Springtime in Basel

Spring arrived during the Basel Fair with perfect weather. It felt like a rebirth of hope and confidence, as confirmed by the sentiments of many vendors. I even heard from one vendor that it was his best show in years and that a surprising number of American retailers visited his booth and bought well. I heard other positive stories from exhibitors, though admittedly not many.

But these same vendors said that things would not return to where they were in the past—not this year, and perhaps not in the years to come. These were not negative comments or complaints. It was a simple recognition that manufacturing, distributing, and retailing of jewelry have changed, are changing, and will evolve in ways that will fundamentally alter the whole process.

The Basel show is, at its core, a watch show. There are an astounding number of suppliers, Swiss and foreign, and I admit I don’t know most of them. As one retailer said, when you look at the mind-numbing quantity being displayed, one becomes discouraged by the repetitiveness and lack of innovation. Some major brands do move the needle, but is it a needle in a haystack? Apparently, the last two years had an effect as rafts of exhibitors did not show this year.

Watches are totally a branded business, so glitz, image, and innovation are everything. While there are plenty of women’s watches, this is the big alpha male zone, the one area of adornment aimed at men. The objective is always to turn men into collectors by showing more and more exciting innovations from one year to the next. We know this mode—it’s used by Apple, BMW, and Louis Vuitton. But in watches there is a big difference. The Chinese have refined their manufacturing ability to very nearly match the best of the Swiss. So look-alikes abound, and there is this debris field left behind the major leaders. The business rests on illusion, as branded products do, and that may account for the many times old Swiss brands, even defunct ones, are revived for the sake of using their lineage. Building a brand from scratch is difficult. I saw one such revival, where an old-time Swiss-based name, now Chinese-made, showed a nice line. The top line offered lifetime guarantees. A tourbillon was already tagged with a Swiss retail price of about $8,000. (Wholesale cost is about $1,400.) This is the golden egg laid by the Swiss industry. But now it has become more a survival contest, with the outcome hard to perceive. Will a price war break out? Probably not among the few-dozen top brands. But will the eggs keep coming?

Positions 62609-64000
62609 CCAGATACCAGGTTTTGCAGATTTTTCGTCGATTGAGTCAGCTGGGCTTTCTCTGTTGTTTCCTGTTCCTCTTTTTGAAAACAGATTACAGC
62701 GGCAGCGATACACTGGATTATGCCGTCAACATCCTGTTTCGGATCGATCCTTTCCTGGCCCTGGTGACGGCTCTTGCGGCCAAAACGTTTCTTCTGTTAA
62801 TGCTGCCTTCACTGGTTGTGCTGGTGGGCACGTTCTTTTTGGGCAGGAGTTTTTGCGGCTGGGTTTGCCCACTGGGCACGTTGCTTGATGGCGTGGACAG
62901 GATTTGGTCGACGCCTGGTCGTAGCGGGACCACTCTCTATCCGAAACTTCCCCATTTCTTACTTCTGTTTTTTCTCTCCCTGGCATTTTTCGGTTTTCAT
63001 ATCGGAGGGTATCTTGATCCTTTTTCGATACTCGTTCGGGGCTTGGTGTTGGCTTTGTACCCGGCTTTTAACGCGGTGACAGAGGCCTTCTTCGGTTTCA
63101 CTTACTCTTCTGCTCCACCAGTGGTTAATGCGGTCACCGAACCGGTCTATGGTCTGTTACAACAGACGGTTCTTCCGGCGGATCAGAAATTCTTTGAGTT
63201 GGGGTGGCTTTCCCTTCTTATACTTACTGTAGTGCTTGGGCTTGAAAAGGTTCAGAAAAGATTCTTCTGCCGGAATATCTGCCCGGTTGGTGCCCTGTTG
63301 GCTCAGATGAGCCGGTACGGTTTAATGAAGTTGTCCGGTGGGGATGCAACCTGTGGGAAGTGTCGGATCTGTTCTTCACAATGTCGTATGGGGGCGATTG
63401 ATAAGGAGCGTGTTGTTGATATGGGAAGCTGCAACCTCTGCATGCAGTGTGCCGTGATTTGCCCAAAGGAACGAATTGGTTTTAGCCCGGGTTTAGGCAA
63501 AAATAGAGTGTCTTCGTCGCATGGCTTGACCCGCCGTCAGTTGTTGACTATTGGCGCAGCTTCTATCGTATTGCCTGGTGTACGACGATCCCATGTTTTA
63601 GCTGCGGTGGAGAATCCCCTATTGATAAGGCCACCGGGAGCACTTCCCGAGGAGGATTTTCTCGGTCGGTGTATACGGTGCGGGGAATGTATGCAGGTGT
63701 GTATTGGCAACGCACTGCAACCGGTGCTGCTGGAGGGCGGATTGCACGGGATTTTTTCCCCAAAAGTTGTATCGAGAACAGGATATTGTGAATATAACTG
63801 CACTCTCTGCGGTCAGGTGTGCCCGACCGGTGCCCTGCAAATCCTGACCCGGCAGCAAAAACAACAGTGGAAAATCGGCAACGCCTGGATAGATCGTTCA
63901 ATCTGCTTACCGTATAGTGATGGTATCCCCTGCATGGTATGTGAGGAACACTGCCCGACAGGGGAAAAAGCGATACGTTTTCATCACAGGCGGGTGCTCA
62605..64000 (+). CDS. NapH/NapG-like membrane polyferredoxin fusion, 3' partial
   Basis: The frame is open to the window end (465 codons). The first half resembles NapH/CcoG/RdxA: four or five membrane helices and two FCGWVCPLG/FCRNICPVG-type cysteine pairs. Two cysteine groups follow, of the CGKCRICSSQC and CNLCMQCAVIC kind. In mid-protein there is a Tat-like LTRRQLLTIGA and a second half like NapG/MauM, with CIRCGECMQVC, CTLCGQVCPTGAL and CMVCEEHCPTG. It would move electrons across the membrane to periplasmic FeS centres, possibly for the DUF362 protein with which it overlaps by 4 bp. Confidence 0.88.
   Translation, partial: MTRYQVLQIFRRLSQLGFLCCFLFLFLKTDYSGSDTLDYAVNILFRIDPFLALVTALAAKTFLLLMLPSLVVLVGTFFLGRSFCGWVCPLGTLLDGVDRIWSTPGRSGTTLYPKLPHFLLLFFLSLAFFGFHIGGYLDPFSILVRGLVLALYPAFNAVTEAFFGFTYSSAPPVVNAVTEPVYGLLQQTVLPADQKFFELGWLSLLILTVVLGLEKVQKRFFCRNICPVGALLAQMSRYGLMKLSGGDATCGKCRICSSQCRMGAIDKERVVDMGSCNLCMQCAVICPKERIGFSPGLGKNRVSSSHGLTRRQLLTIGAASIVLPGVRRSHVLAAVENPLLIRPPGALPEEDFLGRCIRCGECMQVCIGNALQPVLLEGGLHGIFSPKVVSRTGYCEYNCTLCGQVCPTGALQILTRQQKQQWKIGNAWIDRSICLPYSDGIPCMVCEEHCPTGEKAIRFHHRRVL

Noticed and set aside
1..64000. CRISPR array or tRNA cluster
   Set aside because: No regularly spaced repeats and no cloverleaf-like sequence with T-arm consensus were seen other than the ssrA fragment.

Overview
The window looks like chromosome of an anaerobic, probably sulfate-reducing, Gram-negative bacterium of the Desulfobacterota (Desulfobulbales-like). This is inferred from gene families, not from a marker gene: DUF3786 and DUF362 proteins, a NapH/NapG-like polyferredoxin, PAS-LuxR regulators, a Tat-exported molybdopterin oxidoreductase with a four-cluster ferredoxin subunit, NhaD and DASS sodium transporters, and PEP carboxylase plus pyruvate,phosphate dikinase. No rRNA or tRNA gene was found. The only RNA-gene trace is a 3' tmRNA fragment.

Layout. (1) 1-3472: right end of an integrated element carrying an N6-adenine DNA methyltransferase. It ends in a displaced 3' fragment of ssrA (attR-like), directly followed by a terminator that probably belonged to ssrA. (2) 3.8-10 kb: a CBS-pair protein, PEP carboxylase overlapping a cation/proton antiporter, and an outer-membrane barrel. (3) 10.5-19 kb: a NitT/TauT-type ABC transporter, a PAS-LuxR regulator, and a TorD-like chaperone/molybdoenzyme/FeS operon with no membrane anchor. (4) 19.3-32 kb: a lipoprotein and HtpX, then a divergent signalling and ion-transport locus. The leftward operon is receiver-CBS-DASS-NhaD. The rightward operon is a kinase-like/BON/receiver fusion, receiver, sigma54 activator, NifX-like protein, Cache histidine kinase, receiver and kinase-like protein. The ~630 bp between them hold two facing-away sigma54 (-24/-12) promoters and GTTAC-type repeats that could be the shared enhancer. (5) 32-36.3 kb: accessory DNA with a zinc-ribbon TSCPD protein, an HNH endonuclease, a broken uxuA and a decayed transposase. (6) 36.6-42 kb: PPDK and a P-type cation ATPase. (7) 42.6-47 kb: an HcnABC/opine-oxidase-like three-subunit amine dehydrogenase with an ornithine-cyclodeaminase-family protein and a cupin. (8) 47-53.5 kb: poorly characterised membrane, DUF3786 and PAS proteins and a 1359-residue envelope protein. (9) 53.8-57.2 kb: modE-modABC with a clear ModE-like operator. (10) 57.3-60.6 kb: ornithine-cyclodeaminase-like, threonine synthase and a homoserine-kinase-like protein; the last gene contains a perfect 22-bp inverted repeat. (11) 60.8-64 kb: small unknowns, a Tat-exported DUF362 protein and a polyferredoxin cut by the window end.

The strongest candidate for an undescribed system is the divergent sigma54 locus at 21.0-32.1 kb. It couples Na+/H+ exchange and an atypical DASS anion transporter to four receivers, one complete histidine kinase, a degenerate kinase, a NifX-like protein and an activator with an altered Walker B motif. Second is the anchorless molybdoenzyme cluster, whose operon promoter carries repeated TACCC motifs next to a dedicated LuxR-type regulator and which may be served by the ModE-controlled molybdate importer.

The jewelry side has different issues. Classic gold jewelry has priced itself out of the reach of a portion of the market that had been buying it well. Diminished sales drive manufacturers to cut travel, salespeople, and show attendance; reduce product development; and retreat from some markets. That weakens companies even further and lowers the odds of survival. The classic problem, trouble with collections, is only part of the issue. It is more that the cost of maintaining any kind of presence in the country has become prohibitive. A vendor frequently cannot write an order large enough to warrant the cost of seeing the retailer. For many lines, using wholesalers no longer works. Should such a trend expand, it will add to the impoverishment of the range of jewelry available to the American public.

Perhaps the worst aspect is that vendors also are giving up shows. All buyers, at some point, need to see the product firsthand if they are to make a decision to buy. I am led to wonder if these companies are too close to the edge already. Clearly there are the opposite cases—vendors committed to exhibiting at shows and even expanding the number they will go to.

It was easy to pick out those companies at the shows. They had well thought-out collections and great ideas on addressing price issues. They had tight assortments. They talked about organic growth in existing markets and strategies for entering new markets (not just Asia, but the United States). They were steadily busy.

Retailers cannot be faulted for buying cautiously and managing inventories closely. They should make a regular effort, though, to find vendors with fresh outlooks, which develop product steadily, and have the courage to face adversity by intensifying their efforts. To my mind, trade shows are still the best way to do that.

benjanow@gmail.com